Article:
In the previous article, we looked at what spider veins are, what causes the condition and how the initial consultations would be like. In this concluding part of the article, we will look at the actual procedure of sclerotherapy, the possible risks involved, the expected results and the recovery.
The actual procedure:
Most surgeons will follow the same steps, during a sclerotherapy procedure and these would include:
There is also the option of laser treatment, in which the veins are treated using laser, wherein an intense beam of laser is directed onto the spider vein. The laser will penetrate the skin and thus destroys the vein. One session might not be enough for widespread spider veins, and many a times, laser therapy is used in conjunction with sclerotherapy.
The cost of sclerotherapy would be dependent on several factors, such as:
Many insurance policies will not cover sclerotherapy or spider vein treatment, which is why it is important that you read your policy carefully, before finalising the procedure.
Possible risks and complications:
No surgery or medical procedure is without certain risks and sclerotherapy is no different. There is always the chance that something goes wrong during the procedure, although in the hands of an expert, there is little scope of that happening. However, the possible risks and complications include:
The appearance of your skin will start to improve from the very first session and over time, it will keep improving. However, there is always the possibility that new spider veins start to appear over time. It is important that you monitor the condition constantly, because there is always the chance of its recurrence. In case the same happens, you will need to repeat your treatment.
In the days immediately after the surgery, you will be asked to wear supportive clothes, which will be essential for the proper healing. There is bound to be some bruising and swelling in the sites, where the sclerotherapy solution was injected. There might also be cramping, which is natural and in most cases, no medication is required for the same.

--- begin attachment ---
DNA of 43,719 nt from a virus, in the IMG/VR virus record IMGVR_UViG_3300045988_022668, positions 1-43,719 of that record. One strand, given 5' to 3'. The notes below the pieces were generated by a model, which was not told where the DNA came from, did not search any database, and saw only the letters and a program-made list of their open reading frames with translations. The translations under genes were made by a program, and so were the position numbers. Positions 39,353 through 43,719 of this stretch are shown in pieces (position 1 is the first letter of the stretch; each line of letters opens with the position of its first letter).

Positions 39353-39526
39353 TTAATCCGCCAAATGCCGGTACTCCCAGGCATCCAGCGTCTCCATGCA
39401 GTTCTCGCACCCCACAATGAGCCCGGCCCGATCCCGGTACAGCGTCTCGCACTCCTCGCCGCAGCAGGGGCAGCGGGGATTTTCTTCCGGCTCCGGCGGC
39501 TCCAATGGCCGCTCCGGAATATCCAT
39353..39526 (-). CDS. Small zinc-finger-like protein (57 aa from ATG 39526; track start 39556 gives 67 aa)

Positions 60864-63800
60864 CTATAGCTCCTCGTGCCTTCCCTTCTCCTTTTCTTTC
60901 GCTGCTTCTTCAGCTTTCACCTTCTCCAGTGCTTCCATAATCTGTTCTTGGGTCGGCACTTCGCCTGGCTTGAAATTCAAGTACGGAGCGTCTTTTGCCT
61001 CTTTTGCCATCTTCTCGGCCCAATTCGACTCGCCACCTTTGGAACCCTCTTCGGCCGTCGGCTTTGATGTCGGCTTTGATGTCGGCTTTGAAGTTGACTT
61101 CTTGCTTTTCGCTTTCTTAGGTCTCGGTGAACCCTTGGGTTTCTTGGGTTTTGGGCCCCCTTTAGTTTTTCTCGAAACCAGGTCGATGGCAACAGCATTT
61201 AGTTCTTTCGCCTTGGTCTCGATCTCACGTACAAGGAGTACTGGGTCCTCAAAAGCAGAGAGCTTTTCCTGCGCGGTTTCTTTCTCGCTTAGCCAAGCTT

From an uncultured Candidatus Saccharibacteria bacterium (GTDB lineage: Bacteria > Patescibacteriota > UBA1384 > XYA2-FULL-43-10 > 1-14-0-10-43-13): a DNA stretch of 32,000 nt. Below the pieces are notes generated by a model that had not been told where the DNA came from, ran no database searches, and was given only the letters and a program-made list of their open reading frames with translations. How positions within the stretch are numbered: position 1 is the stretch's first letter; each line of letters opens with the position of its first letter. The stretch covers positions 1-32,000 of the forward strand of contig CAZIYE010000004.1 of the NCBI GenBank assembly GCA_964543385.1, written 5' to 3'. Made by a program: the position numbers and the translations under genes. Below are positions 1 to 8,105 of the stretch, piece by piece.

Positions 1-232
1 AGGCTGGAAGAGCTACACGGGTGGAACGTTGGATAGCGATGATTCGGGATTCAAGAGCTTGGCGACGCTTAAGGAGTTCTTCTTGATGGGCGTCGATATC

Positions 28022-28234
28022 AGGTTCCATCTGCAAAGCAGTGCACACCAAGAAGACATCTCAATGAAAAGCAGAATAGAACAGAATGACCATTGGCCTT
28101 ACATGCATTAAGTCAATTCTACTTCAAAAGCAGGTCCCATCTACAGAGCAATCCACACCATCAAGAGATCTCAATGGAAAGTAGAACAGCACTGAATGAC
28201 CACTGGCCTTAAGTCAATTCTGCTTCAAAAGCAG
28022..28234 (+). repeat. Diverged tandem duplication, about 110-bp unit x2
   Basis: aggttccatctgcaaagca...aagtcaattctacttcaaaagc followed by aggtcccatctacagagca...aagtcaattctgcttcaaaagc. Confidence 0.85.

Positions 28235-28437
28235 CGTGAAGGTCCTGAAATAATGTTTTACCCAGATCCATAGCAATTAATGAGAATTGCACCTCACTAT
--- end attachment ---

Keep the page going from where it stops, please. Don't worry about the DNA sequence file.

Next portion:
In most cases, people are able to return to their normal routines within a few days’ time, however, special care will be required, in order to ensure that there is no infection.
Week 1: Support stockings might have to be worn for three to six weeks, and you will be asked to avoid lifting heavy objects and running. The dressing that would have been applied post-surgery will be removed and you might notice some bruising. Your doctor will suggest that you walk short distances at regular intervals and not sit or stand for long durations.
Month 1: The bruising will start to fade away and you will be able to resume your normal routines, including exercise. This is when you will start to notice that your spider veins are also diminishing. You will still be asked to walk at regular intervals and not sit or stand for too long. After about two months, your further need or course of treatment will be determined.